The 7-time Wimbledon champion enters SW19 coming off of a 7th title in Halle. Despite a 4th Round loss in Paris to newly-minted World No. 10 Ernests Gulbis, Federer will be quick to take as little from that defeat as possible and welcomes the change from clay to grass. 2014 has seen a Federer more willing to attack the net and his choice of coach in Stefan Edberg reflects this slight change in style. The Swiss No. 2 will take even more confidence from his semifinal and final wins in Halle over Kei Nishikori and Alejandro Falla, two players he’s struggled with in the past. His attempt to defend his 2012 title in 2013 was met with a shock defeat to Ukrainian Sergiy Stakhovsky in the 2nd Round, the earliest defeat for Federer in a Grand Slam tournament since 2003. His 2012 run was nearly put to rest in a similar manner by Frenchman Julien Benneteau. Both players served big and targeted the Swiss’ backhand and sought a short return of serve on which they could pounce. Federer’s 2014 is also remarkable due to a change in equipment. The change from a 90-sq-in. racquet to a 97-sq-in. frame will give the Swiss just a little more power in his shots as well as protect him from mistimed, framed shots. Of the top four seeds, Federer’s run will be the most dependent upon the draw. Federer’s seeding of four protects him from Murray, Djokovic, and Nadal until at least the semifinals, but if he survives the first week, the second week will be filled with big hitters like Tomas Berdych, Ernests Gulbis, Jo-Wilfried Tsonga, Stanislas Wawrinka, amongst others. Federer can solidify his place as the greatest player at Wimbledon and lift the trophy for an eighth time on the final Sunday, but it will take a momentous effort and a little luck to pull it off.
Stanislas Wawrinka – the Swiss No. 1 and Australian Open champion has never really quite figured out the grass, however, confidence can go a long way and if there’s anyone in 2014 brimming with confidence, it’s this man
Tomas Berdych – the big-hitting Czech is no stranger to the second week at Wimbledon, having lost the 2010 final to Rafael Nadal while defeating Roger Federer and Novak Djokovic on his way there. Because of his style of play, he’s a threat anywhere, but especially on grass.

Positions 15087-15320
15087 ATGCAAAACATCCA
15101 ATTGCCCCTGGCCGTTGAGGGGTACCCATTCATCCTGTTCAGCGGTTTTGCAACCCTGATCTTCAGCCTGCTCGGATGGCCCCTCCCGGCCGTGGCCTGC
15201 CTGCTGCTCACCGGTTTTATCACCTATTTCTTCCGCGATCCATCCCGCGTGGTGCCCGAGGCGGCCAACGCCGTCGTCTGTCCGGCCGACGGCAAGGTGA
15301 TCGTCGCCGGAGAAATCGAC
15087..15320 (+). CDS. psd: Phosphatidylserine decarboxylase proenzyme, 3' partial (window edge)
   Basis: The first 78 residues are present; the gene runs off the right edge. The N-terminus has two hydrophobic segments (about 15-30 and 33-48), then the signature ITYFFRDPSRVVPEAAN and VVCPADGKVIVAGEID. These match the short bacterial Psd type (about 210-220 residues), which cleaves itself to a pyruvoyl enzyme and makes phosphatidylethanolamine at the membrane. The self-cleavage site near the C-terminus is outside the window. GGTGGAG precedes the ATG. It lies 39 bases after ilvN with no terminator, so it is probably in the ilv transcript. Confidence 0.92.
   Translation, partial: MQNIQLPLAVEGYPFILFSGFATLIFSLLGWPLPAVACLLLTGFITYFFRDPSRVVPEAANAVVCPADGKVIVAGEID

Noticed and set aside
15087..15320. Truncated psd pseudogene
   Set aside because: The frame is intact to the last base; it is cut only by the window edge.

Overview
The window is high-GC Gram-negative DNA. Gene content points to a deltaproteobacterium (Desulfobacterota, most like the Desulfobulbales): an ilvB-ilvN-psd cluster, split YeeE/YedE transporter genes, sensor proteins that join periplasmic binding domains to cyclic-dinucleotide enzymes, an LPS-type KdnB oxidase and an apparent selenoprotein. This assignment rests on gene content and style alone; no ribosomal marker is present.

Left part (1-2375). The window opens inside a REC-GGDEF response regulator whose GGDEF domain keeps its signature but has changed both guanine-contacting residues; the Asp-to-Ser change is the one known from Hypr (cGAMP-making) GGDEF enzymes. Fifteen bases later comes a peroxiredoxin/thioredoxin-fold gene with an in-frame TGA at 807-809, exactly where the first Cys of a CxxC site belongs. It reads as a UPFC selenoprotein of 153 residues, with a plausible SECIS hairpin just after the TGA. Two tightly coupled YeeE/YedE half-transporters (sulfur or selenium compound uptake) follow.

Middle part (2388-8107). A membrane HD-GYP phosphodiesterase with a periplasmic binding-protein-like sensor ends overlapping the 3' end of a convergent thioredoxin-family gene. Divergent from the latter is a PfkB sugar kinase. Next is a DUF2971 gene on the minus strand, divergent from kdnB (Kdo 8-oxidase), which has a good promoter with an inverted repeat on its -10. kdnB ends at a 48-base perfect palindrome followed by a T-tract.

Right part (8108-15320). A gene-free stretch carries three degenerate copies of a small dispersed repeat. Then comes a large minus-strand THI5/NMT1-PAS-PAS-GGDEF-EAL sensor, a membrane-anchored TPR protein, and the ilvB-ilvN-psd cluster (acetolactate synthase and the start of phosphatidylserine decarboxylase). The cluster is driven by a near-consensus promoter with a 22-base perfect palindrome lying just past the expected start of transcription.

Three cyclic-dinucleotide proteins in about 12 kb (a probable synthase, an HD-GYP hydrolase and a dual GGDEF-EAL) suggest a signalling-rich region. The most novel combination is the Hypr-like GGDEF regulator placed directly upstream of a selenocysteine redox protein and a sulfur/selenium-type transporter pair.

Ernests Gulbis – Gulbis is entering Wimbledon on a high after a fantastic run in Paris which saw him defeat Roger Federer in five-sets, Tomas Berdych in straights, and even took a set from eventual runner-up Novak Djokovic. The talented Latvian is looking to make his mark and is nearly fearless regardless of his opponent. He is someone none of the top players would want to play against on grass.
Jo-Wilfried Tsonga – the exciting Frenchman has made it to the Wimbledon semifinal in 2011 following a win over Roger Federer, match he won after losing the first two sets. 2014 has not been as kind to Tsonga as previous years have, but if he gets it together, there’s no reason he can’t make a deep run.
Milos Raonic – the Canadian No. 1 is enjoying a stand-out 2014 and the grass surface plays well to his big serve and big forehand. Despite an early exit at Halle, I doubt he’ll allow it to bother him, especially considering his good run in Paris.
Grigor Dimitrov– the young Bulgarian is eager to make his mark on the world and will be confident entering SW19 following a win at Queen’s. He has a game well-suited to the fast grass surface and is will be a dangerous opponent to anyone across the net.
Wimbledon has proven to be the most unpredictable of the four Grand Slams. The slippery grass during the first week of the tournament allows lower-ranked, fast-court specialists to thrive in what is considered a nearly-extinct condition on the World Tour. Despite this, the Wimbledon trophy has only been shared by Roger Federer, Rafael Nadal, Novak Djokovic, and Andy Murray in the past ten years. Regardless of what occurs over the next fortnight, it’s sure to be an incredibly memorable tournament!